Biggest test yet for Sens
The Ottawa Senators return to Scotiabank Place tonight, knowing full well a victory is imperative if they’re to have any realistic hope of erasing the 2-0 lead the Pittsburgh Penguins currently hold in their best-of-seven Eastern Conference quarter-final series.
“This is a huge game for us, Game 3 of a series,” said forward Cory Stillman of tonight’s pivotal contest (7 p.m., CBC, Team 1200). “It’s 2-1 if we can win tonight (and) we’ve gained some momentum again. You look to win both games at home but if we can win tonight, it changes the whole series.”
Stillman and goaltender Martin Gerber should know that better than anyone on this Senators team. Two years ago, their Carolina Hurricanes team dropped the first two games at home against the Montreal Canadiens, then won the next four straight en route to winning the series and, eventually, the Stanley Cup.
“He’s talked about it with a few guys,” centre Jason Spezza said of the veteran Stillman, a two-time Cup champ. “The year they won the Cup, they came back from two down and obviously, it’s a pretty crucial game for us tonight.
“Down three is a pretty big hole to climb out of. They say you’re really not in too much trouble in a series until you lose a game at home, so we’re going to try not to lose a game at home. If we can win our two here, we’re back to square one and starting from scratch. But obviously this is the biggest game for us so far.”
How “must-win” is it? Only two teams in National Hockey League history – the 1942 Toronto Maple Leafs (Stanley Cup final) and 1975 New York Islanders (first round) – have fallen behind 3-0 in a series and rebounded to win it. The Isles’ triumph, for what it’s worth, came against the Penguins.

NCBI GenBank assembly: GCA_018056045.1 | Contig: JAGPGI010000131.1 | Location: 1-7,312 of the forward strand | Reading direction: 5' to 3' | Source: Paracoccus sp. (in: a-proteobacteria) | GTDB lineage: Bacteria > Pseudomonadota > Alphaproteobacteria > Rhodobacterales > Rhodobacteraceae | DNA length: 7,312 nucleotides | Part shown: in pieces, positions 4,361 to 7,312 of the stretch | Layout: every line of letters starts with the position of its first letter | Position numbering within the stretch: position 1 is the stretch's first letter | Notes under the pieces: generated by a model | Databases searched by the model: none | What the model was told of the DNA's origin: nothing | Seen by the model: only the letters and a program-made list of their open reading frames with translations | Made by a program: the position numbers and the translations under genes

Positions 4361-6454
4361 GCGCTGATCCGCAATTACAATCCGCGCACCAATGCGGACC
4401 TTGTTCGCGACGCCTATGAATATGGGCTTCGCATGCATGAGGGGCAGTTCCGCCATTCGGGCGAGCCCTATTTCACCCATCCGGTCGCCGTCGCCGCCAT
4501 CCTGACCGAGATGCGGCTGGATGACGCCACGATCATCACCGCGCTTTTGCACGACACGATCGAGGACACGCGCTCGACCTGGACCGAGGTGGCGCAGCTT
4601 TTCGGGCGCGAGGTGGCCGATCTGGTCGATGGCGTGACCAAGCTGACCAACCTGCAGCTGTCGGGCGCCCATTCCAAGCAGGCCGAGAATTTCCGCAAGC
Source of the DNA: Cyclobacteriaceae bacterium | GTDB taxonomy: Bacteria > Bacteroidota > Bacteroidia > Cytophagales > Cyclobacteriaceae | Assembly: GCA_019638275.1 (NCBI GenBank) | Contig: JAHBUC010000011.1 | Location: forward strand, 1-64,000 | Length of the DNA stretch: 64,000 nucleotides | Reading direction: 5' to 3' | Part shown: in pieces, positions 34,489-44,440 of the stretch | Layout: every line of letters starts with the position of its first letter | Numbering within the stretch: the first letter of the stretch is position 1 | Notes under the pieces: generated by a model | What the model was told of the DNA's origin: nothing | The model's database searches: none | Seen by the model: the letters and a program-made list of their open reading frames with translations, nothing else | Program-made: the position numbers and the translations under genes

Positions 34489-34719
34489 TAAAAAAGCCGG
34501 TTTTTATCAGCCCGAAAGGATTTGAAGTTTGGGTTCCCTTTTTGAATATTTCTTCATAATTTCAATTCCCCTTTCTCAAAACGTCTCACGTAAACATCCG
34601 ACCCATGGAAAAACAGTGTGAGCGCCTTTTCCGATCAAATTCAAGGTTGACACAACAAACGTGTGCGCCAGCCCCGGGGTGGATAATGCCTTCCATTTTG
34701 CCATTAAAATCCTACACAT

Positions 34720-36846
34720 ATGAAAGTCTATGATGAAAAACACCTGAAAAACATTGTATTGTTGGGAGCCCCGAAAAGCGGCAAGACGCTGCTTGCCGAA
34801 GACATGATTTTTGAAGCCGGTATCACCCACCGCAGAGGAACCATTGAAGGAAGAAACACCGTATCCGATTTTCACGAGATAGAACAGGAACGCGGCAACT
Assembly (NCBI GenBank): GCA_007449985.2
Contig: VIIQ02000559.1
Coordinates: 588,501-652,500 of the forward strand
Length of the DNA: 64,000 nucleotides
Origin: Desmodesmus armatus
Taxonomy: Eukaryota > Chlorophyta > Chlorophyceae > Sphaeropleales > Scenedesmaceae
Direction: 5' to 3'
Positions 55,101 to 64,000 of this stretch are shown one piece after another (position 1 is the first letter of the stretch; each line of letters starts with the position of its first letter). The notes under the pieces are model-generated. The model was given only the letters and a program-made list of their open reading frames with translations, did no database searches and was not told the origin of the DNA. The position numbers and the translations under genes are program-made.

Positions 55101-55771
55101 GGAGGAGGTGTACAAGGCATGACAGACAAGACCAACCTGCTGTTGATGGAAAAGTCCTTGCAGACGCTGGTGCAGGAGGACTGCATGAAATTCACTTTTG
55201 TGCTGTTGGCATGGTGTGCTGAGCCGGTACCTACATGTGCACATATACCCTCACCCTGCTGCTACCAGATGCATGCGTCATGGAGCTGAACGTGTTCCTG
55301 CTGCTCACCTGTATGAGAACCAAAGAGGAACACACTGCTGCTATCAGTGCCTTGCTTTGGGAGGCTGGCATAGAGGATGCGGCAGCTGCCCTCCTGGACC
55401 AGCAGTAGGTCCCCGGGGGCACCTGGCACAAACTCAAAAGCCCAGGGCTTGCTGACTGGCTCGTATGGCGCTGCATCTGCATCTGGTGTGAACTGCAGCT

“Now, every game becomes an individual must-win type of situation, there’s no doubt,” Senators head coach/general manager Bryan Murray said in assessing the importance of tonight’s game. “Until you’re out, you’re still there but (when) you get to Game 3 and Game 4, you’d better find a way to win a hockey game and make the series competitive.
“The bottom line is, you still have to win a game. If you win a game, then who knows what happens after that? But you’ve got to allow yourself to get back in the series.”
The Senators can gain a bit of inspiration, perhaps, from the goings-on around the league Sunday night. The Boston Bruins and New Jersey Devils, both down 2-0 in their respective series, won overtime affairs to put themselves in the hunt again.
“Hopefully, we can take some of that momentum,” said Spezza. “You could see how up they were for the games and they were both close games. We may have to win the game late in the game tonight. You just have to be patient.”
But scoring the game’s first goal for the first time in the series has to be in the Senators’ mind, as well – especially if it helps keep what should be a loud Scotiabank Place crowd in the game.
“If we can score the first goal and build the excitement, build the buzz (in the building), you’ll see a different team,” said Stillman.
Added forward Antoine Vermette: “When you come back home, you can feed off that crowd and tonight it’s going to be a big factor for us. It will be nice to play at home and feel (the excitement) in the building.”
But that being said, there won’t be any quit in the Senators if they find themselves staring at an early deficit for the third straight game. Friday night at Mellon Arena in Pittsburgh, Ottawa rallied from a three-goal deficit to tie it early in the third before falling 5-3.
“You’d like to score first but if you don’t, you can’t quit on the game,” said Spezza. “We showed that (Friday) night.”
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